In the voluntary carbon market, you have farmers who produce carbon credits through proper land management, sellers who work as the broker between the farmer and buyer, and buyers who purchase these credits to offset their carbon footprint.
Within this ecosystem, there are third party verifiers who ensure that the amount of carbon sequestration farmers report is true. These verifiers must act as third parties, and to ensure transparency, carbon credit companies usually require documentation to prove there are no conflicts of interest before moving forward.
Farmers are expected to contract with a verifier independently, and usually carbon credit companies will advise farmers on which companies they prefer to work with. This part of the marketplace is important for farmers to understand. When carbon credit companies tout ‘zero cost’ for farmers in the brokerage system, they leave out the cost of hiring a third party verifier because technically the company can’t be involved in the verification due to a conflict of interest. Using third party verifiers does require farmers to pay. And the ‘better’ verifiers charge more per acre.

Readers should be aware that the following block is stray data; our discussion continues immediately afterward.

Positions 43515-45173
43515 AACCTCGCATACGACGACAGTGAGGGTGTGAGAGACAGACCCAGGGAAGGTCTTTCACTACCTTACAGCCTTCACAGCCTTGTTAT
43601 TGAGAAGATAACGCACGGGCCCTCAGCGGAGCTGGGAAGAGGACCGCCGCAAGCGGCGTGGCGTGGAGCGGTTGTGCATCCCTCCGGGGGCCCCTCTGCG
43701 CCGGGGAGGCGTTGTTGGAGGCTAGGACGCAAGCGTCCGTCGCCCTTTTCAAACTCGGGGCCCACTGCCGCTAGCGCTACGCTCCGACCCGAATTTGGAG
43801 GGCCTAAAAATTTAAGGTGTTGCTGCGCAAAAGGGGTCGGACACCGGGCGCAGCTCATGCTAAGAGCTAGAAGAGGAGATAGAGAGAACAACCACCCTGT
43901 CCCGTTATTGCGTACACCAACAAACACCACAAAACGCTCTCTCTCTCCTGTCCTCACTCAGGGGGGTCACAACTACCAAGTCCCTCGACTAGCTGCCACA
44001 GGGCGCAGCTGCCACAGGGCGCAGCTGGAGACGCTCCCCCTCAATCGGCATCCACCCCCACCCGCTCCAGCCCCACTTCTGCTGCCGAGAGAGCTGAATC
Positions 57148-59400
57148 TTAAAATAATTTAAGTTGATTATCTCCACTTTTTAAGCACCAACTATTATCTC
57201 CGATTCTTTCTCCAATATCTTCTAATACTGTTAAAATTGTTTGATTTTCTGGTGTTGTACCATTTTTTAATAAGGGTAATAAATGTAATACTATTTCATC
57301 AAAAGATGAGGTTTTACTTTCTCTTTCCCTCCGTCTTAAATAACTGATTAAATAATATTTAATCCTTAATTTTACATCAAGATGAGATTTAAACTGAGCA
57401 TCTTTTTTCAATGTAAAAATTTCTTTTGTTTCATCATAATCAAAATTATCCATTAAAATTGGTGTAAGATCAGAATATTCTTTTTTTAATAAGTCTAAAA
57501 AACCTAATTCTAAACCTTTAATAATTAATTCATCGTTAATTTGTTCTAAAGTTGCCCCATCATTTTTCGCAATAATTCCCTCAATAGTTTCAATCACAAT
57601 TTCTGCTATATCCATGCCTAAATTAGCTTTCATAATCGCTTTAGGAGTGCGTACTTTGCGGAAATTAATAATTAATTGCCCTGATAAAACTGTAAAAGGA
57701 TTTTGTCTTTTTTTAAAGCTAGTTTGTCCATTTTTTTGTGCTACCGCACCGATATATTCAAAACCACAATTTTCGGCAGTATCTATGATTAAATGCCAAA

This is because the marketplace has different standards for the worthiness of credits. For example, deep dives into land usage, livestock/crop rotations, yearly soil samples, and granular tractor data for the last 30 years may result in higher quality credits than ones built with less information. These credits can be sold at a higher rate compared to their less granular counterparts. In the case of carbon credits, having as much data as possible is a must. Understandably, this can be frustrating for farmers who do not have precise field data ranging over several decades.
My advice to farmers: do your research on the carbon broker you want to partner with and identify what verifier(s) they prefer to work with. Do not be afraid to ask how much it will cost to get your carbon sequestration verified, and push to make the process as transparent as possible.
The voluntary carbon credit marketplace is a brilliant opportunity to generate a positive global impact, but approaching each step with a healthy degree of curiosity and caution is the way to go.